My first suicide attempt was when I was still a teenager. I had been in a serious relationship that had ended badly, included domestic violence and drastically reduced my self-esteem.
When the relationship ended I was jubilant to the point of ecstasy. It wasn’t until months later that a depressive downward spiral began and lasted for months and months. I began smoking marijuana heavily and binge drinking.
My second attempt was in my early 20’s. Again it was the culmination of incredibly dark thoughts that had been swirling in my head for weeks on end. It came after a period of a lot of good things happening to me, all around me, and to the people I loved.
I felt as if I had lost the capacity to feel joy or happiness, for other people and least of all for myself. It was around this time that I started to feel angry. Not just anger. Rage. It coursed through me like white-hot molten lead.
It occurs to me now that every single time these events happened I was out of work and on welfare. I had again begun to drink heavily and use drugs. Marijuana was not enough anymore. I began to use ‘heavier’ drugs.
My third and most recent attempt occurred several years ago, when I was 27. The exact reason still eludes me. But the anger I remember. Impotent rage that I directed inwards.
As with all other attempts, there was not one defining factor that bought me to the point of feelings of utter desolation that precipitated every single instance of me wanting to end my life. Even though by this age I was completely drug free, the heavy binge drinking had again reared its head.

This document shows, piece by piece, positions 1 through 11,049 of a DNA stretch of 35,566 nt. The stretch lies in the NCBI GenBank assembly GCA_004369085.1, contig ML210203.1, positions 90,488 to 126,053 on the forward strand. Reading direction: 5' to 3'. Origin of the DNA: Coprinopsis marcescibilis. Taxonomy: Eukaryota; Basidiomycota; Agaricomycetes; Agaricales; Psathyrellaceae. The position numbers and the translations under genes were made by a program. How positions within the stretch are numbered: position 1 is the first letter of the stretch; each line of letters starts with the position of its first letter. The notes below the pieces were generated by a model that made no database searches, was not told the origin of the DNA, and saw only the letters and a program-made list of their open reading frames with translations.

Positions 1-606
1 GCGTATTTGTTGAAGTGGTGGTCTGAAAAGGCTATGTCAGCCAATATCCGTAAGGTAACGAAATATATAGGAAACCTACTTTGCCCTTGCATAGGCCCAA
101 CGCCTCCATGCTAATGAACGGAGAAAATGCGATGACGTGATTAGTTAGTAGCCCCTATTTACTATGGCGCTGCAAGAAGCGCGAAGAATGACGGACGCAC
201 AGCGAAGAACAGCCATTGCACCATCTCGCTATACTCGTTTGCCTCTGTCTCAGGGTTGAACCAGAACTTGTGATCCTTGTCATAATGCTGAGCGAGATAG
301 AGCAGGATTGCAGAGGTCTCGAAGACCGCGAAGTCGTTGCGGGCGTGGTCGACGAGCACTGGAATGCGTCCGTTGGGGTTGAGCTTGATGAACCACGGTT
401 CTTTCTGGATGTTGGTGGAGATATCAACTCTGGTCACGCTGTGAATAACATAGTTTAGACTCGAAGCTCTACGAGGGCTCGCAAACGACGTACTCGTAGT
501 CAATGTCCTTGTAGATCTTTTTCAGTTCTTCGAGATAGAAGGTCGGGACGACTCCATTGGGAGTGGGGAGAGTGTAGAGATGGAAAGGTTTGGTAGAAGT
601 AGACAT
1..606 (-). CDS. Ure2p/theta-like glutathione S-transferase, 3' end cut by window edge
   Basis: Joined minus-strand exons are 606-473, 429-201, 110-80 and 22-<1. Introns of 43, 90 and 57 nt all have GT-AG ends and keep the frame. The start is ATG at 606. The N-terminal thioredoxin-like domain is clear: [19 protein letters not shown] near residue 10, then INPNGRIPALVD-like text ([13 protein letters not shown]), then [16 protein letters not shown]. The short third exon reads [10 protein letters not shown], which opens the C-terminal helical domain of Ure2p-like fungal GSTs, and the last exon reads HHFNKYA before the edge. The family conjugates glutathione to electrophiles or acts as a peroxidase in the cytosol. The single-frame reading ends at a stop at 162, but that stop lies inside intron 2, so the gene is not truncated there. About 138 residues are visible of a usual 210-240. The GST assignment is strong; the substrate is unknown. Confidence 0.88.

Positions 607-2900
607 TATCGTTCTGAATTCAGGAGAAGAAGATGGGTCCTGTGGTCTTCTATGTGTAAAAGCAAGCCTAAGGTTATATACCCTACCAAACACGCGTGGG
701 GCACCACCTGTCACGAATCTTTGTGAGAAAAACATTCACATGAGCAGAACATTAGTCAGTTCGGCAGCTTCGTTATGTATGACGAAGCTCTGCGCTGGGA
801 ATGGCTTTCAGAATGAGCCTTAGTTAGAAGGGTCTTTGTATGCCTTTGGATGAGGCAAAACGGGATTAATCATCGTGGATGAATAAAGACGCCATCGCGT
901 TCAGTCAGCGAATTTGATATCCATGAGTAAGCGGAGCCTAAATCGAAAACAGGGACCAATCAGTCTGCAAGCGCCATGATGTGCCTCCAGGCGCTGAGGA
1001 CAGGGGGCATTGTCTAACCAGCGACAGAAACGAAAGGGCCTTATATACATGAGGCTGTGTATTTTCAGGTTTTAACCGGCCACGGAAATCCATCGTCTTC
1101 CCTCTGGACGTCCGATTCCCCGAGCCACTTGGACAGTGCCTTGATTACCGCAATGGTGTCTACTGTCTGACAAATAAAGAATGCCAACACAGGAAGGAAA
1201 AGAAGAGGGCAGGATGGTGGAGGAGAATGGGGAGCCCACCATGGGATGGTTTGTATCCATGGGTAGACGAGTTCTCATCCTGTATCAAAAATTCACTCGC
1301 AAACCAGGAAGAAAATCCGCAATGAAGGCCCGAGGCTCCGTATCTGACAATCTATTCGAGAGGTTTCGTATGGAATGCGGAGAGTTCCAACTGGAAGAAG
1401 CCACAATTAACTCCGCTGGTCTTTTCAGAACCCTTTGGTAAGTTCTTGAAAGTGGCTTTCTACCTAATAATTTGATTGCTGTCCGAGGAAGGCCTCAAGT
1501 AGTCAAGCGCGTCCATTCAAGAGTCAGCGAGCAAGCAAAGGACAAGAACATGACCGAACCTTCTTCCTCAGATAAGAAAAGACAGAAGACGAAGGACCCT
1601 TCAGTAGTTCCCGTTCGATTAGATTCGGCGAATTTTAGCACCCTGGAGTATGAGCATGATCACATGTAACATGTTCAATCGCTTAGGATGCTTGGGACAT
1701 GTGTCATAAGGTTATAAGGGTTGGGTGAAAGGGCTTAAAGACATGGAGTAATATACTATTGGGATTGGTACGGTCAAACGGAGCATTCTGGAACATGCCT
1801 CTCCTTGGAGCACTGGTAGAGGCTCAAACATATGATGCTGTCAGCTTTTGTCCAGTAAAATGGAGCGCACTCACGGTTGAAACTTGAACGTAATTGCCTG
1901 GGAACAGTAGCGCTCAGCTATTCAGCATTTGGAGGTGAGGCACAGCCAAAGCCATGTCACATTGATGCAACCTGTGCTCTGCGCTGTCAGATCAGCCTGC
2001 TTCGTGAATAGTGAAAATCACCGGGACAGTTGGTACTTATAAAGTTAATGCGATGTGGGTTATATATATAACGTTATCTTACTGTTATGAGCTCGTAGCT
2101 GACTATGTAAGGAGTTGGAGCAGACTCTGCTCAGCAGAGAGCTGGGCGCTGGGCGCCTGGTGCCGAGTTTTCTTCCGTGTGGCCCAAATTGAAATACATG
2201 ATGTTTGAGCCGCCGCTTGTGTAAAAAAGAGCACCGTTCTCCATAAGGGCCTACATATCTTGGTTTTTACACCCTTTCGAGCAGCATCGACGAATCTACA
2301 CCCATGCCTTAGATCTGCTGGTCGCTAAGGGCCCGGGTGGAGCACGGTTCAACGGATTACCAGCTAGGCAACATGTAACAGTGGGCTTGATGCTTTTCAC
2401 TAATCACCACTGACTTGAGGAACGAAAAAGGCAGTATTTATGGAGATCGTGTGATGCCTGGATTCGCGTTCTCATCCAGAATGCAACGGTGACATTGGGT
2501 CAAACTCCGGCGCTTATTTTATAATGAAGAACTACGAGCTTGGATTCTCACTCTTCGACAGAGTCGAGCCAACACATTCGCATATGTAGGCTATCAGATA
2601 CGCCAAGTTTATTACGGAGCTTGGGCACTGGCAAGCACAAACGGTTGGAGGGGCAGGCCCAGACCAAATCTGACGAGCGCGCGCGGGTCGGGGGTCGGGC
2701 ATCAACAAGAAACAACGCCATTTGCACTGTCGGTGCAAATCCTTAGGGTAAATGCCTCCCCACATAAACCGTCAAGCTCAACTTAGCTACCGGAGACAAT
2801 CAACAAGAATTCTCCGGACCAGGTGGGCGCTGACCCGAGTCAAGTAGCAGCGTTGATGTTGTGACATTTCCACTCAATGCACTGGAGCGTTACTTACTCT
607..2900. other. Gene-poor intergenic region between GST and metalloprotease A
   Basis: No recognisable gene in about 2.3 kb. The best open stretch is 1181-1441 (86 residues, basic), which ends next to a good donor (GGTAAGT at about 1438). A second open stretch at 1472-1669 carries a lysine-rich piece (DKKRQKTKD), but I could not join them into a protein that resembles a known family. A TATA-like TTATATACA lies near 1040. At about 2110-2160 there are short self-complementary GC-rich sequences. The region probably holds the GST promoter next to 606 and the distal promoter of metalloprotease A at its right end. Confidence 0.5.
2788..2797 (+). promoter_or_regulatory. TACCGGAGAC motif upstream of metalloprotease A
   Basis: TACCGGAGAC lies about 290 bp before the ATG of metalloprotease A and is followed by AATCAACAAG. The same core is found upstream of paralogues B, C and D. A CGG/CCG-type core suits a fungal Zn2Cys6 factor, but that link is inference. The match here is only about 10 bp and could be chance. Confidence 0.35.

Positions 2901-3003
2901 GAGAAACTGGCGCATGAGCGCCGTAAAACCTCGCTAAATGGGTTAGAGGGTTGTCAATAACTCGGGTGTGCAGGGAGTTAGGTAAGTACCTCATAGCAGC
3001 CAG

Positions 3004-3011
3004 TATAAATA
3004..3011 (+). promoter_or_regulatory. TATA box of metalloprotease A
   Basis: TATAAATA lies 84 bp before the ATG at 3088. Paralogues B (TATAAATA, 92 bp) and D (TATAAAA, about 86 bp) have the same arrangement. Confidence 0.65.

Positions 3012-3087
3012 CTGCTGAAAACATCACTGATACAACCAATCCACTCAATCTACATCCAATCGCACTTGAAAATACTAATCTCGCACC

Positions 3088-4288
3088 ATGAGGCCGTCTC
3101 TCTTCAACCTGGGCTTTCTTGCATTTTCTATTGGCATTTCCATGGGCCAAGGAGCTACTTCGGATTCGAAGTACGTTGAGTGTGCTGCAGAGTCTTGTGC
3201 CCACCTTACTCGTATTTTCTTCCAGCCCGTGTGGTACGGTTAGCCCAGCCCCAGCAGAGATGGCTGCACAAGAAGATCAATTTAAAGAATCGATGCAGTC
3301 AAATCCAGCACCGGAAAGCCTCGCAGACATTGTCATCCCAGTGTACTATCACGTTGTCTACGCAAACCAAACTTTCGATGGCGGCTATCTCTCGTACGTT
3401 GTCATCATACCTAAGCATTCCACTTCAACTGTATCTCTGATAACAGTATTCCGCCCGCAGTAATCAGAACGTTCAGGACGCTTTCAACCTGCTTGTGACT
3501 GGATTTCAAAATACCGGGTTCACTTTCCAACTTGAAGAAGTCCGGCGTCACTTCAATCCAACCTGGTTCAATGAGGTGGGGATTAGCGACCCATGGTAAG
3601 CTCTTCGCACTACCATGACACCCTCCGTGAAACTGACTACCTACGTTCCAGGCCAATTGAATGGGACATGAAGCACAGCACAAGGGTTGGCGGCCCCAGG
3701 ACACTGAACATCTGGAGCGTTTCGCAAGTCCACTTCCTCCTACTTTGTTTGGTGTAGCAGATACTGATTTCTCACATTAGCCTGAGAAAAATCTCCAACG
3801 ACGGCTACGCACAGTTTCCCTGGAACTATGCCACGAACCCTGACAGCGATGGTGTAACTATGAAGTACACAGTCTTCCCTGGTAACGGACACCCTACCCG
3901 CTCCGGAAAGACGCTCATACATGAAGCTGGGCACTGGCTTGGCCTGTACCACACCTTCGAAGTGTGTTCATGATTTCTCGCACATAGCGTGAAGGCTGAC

The third attempt was a defining moment. It was after that that I was diagnosed with bipolar, and told that I have more than likely had bipolar since my late teens. It’s been 6 years since my diagnosis and everything I have read, studied and learnt about my condition has helped me make sense of a lot of my actions.
The self-medicating via binge drinking, drug taking, the knocked down hard feelings of not being able to get out of my bed some days, pushing people away and out of my life, drug addiction, crippling self-doubt some days, complete belief in myself on other days, the anger, the tears that sprung from out of nowhere for no reason. The list goes on.
I have since found out that this condition is sometimes hereditary; after learning that a lot of things became clear to me. A moment of clarity being that this condition can be attributed to inter-generational trauma.
Even though scientifically it may be a matter of my brain chemistry constantly changing and re arranging itself, the more I learn about this condition I live with, the more I realise that for me, it must be controlled via medication; believe me when I tell you I have tried other ways. They do not work for me.
The process of finding the right balance of medications that suit my particular mental health issues has not been easy.
In fact it has been difficult, frustrating and during one trial of an anti-depressant I actually wanted to self-harm more so than at any other time. Over the past 6 years I have had to change medications, combine medications and at times change medications completely.
But the fact of the matter is, my condition requires that I do this, because when I stop (and I have stopped taking meds a few times), I feel the creeping sense of the dark place my bipolar will take me, I feel the pull of self-medicating, I feel the crippling self-doubt, I feel the pull of my moods sweeping me away as if on a wave, I feel any and all motivation drain from me as if through a sieve, I feel the utter self-loathing, paranoia and rage crouched in the shaded recesses of my mind ready to pounce.
When I step away from myself and try to see my life from the vantage of someone else looking in, the one thing that keeps tugging at my conscious is: why did it take so long for me to be diagnosed?
After every attempt to take my life I saw mental health professionals. And a few times in between I saw psychiatrists. When I look at my life, some of the behaviour I have displayed, I can’t help but feel that my diagnosis could have come much sooner and stopped if not two, then at least one episode of attempted suicide.